• Deliberative events – deliberation is an approach to decision-making that allows participants to consider relevant information from multiple points of view. Deliberative events enable participants to discuss the issues and options and to develop their thinking together before coming to a view, taking into account the values that inform people’s opinion. If a housing with care plan has several options, for example, this might involve giving the participants the pros and cons of each option before asking them to choose which one they prefer. 

Collate and analyse or write-up the feedback and information from reviewing the findings with the stakeholders. Where appropriate, use this to add to your business plan or to identify gaps that could be filled. 

Reflect on the activities with stakeholders and if this approach worked well. You could gather more formal feedback data and/or consider if your aims were met.  

Finally, consider how engagement and communication with wider stakeholders will be sustained, feedback will be integrated, and any concerns raised will be addressed.  


The ‘I’ and ‘We’ statements below are illustrative examples of co-production outcomes associated with this step. We encourage housing partnerships to adapt them as they see fit to best reflect their local context.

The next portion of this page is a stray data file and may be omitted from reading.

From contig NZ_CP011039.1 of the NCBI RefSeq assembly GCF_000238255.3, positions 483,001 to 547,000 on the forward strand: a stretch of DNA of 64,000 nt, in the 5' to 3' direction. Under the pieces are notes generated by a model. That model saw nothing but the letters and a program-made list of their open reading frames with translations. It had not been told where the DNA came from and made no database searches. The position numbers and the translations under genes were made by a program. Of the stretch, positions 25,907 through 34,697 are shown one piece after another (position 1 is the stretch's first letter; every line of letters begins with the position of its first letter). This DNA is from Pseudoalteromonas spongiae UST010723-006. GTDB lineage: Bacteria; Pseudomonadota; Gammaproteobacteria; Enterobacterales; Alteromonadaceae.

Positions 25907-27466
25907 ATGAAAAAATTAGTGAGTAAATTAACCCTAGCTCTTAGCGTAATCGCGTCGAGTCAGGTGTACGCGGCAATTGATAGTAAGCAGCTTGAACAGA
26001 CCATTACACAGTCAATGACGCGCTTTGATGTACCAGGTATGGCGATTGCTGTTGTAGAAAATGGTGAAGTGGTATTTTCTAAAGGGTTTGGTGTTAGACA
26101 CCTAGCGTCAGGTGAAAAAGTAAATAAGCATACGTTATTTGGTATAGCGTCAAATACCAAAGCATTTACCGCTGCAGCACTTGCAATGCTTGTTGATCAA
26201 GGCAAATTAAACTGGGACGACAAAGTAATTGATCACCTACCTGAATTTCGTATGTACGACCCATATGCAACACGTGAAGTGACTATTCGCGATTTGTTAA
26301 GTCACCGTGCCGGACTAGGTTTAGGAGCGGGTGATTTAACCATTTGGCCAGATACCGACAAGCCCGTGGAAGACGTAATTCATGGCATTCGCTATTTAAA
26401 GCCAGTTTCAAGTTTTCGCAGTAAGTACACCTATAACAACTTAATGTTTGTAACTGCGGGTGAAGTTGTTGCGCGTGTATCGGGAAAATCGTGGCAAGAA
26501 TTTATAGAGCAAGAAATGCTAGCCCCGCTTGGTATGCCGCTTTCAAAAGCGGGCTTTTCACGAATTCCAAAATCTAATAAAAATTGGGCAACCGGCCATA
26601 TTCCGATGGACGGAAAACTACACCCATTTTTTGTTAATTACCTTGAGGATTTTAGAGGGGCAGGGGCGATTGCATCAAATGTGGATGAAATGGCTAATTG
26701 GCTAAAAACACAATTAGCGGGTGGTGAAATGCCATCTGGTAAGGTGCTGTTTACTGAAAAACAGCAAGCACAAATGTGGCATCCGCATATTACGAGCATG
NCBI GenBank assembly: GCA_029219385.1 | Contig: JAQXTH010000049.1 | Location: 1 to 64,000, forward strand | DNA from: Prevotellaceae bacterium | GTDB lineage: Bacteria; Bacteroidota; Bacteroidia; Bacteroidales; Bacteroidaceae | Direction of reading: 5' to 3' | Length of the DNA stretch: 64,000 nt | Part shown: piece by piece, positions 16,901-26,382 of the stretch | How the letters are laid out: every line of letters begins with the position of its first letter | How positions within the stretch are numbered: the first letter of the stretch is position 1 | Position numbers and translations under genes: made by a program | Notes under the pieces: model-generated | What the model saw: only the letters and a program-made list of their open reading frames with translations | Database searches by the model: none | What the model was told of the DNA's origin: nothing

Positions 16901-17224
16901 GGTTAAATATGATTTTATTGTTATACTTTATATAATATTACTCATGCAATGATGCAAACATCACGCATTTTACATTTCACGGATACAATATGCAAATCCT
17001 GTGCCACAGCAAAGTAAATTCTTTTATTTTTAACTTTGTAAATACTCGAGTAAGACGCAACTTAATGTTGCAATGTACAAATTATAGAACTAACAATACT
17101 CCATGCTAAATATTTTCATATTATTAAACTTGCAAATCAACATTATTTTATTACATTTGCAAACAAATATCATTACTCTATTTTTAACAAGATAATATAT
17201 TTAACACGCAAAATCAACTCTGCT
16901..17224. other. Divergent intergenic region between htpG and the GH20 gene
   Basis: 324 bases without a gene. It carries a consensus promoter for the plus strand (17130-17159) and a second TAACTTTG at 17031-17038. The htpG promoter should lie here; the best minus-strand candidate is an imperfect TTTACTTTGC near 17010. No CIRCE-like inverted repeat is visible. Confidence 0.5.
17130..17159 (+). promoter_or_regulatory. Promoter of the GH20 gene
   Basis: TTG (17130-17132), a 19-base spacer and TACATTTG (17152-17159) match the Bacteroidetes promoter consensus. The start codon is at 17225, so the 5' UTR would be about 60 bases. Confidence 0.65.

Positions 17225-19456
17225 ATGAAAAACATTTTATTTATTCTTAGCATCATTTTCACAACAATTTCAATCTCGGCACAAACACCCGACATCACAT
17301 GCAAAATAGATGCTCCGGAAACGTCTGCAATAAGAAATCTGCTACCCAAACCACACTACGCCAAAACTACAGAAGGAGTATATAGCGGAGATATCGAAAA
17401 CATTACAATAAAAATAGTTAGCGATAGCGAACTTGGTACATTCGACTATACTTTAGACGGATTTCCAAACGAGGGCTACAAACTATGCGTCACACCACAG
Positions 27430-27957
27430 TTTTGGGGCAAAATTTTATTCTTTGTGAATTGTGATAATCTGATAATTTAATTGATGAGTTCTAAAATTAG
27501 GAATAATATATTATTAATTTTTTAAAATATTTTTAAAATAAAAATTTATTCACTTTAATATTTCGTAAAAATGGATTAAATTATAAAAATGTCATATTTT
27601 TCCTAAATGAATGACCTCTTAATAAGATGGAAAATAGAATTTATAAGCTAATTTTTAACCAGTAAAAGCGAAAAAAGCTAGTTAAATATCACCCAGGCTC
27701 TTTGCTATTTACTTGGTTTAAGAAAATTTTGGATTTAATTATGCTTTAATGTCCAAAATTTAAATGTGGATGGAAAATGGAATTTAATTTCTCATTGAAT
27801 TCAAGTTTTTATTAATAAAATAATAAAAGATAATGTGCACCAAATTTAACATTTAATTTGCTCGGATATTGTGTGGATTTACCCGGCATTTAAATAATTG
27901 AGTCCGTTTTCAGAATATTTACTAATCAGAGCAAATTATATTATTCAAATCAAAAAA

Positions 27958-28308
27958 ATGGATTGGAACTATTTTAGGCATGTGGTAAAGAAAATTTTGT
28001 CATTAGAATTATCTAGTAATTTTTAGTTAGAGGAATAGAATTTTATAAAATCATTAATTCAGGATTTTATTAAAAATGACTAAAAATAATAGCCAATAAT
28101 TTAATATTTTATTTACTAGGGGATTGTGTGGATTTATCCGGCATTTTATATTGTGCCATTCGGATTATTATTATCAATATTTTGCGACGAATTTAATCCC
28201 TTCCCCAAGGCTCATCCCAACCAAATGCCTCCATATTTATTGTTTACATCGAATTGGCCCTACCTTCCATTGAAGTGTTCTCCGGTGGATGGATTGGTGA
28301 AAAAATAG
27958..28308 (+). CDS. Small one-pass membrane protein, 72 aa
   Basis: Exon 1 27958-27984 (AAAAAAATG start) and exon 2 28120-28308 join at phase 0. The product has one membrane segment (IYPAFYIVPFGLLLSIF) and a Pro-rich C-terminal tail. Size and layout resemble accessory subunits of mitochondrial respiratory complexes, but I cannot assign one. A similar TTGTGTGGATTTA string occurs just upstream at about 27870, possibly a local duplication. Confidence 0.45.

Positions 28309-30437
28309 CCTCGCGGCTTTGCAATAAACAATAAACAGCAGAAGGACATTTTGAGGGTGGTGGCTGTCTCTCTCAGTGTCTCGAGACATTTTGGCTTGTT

For individuals:   

  • I help to build a list of stakeholders to be engaged with and the format and delivery of engagement with different stakeholder groups.   
  • I speak with and deliver presentations to stakeholders to make them aware of my views on housing for older people and how this is addressed by the business case.

For the partnership:

  • We support individuals to identify stakeholders and plan the format and delivery of engagement with different stakeholder groups.  
  • We plan and make sure individuals have the opportunity to talk to stakeholders about their views on housing for older people and how the business case will match their views.

Further information about the benefits of and principles of co-production, plus examples of co-production in the housing sector.

Planning with people who use and deliver services: Shared Lives Plus

In many public service settings, plans and initiatives, often with far-reaching consequences, are developed with little or no involvement from local people and other organisations working in the sector. This is not only morally wrong, in my view, it is likely that by not involving wider groups, you miss out on some of the best insights, ideas and viewpoints about how a service could be better designed and delivered.

That is why in developing a new service or way of delivering a public good, you need to engage all groups that are involved either in drawing on or delivering support throughout the process, checking back with them as often as you can on the plans as they emerge.

Ewan King
Chief Executive, Shared Lives Plus

(Shared Lives Plus is the UK membership charity supporting the shared living sector which comprises of Shared Lives and Homeshare.) 

Step nine: Exploring commercial options

Full toolkit – PDF download

Toolkit for place-based plans for housing for older adults